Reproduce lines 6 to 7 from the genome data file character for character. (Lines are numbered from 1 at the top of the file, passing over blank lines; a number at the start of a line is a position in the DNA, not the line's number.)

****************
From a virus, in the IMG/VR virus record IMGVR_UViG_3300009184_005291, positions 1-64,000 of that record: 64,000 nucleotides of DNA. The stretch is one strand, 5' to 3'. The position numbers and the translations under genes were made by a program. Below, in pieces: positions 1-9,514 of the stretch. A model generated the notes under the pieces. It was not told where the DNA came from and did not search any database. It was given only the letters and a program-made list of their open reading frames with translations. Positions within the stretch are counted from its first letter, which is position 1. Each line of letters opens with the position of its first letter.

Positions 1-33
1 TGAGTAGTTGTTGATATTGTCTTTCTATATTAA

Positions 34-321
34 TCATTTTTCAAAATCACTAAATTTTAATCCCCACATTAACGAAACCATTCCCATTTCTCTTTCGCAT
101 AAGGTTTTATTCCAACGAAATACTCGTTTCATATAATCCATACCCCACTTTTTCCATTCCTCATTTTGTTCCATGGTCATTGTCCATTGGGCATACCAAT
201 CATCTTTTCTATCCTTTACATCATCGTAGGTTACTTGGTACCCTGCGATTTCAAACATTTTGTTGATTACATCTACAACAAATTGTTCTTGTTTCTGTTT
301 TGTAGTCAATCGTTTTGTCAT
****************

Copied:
101 AAGGTTTTATTCCAACGAAATACTCGTTTCATATAATCCATACCCCACTTTTTCCATTCCTCATTTTGTTCCATGGTCATTGTCCATTGGGCATACCAAT
201 CATCTTTTCTATCCTTTACATCATCGTAGGTTACTTGGTACCCTGCGATTTCAAACATTTTGTTGATTACATCTACAACAAATTGTTCTTGTTTCTGTTT